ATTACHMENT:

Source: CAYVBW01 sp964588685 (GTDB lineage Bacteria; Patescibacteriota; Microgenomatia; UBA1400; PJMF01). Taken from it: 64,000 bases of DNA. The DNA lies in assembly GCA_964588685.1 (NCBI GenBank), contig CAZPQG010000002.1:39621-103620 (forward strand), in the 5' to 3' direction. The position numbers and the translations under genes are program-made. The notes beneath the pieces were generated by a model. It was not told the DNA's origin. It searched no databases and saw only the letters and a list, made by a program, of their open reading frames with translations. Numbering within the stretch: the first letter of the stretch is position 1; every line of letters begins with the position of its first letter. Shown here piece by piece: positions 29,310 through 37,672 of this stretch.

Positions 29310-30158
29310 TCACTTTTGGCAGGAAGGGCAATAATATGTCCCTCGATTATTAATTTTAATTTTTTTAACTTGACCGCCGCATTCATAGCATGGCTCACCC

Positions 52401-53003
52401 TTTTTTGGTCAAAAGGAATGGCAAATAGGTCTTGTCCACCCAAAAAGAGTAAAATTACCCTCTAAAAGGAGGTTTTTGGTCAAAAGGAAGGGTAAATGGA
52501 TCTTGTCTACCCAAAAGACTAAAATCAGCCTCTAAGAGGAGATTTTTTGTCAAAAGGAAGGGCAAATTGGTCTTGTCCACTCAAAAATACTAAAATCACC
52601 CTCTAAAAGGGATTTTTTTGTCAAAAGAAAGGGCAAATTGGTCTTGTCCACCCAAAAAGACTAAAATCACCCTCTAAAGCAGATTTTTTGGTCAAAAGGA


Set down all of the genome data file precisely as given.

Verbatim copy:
Source: CAYVBW01 sp964588685 (GTDB lineage Bacteria; Patescibacteriota; Microgenomatia; UBA1400; PJMF01). Taken from it: 64,000 bases of DNA. The DNA lies in assembly GCA_964588685.1 (NCBI GenBank), contig CAZPQG010000002.1:39621-103620 (forward strand), in the 5' to 3' direction. The position numbers and the translations under genes are program-made. The notes beneath the pieces were generated by a model. It was not told the DNA's origin. It searched no databases and saw only the letters and a list, made by a program, of their open reading frames with translations. Numbering within the stretch: the first letter of the stretch is position 1; every line of letters begins with the position of its first letter. Shown here piece by piece: positions 29,310 through 37,672 of this stretch.

Positions 29310-30158
29310 TCACTTTTGGCAGGAAGGGCAATAATATGTCCCTCGATTATTAATTTTAATTTTTTTAACTTGACCGCCGCATTCATAGCATGGCTCACCC

Positions 52401-53003
52401 TTTTTTGGTCAAAAGGAATGGCAAATAGGTCTTGTCCACCCAAAAAGAGTAAAATTACCCTCTAAAAGGAGGTTTTTGGTCAAAAGGAAGGGTAAATGGA
52501 TCTTGTCTACCCAAAAGACTAAAATCAGCCTCTAAGAGGAGATTTTTTGTCAAAAGGAAGGGCAAATTGGTCTTGTCCACTCAAAAATACTAAAATCACC
52601 CTCTAAAAGGGATTTTTTTGTCAAAAGAAAGGGCAAATTGGTCTTGTCCACCCAAAAAGACTAAAATCACCCTCTAAAGCAGATTTTTTGGTCAAAAGGA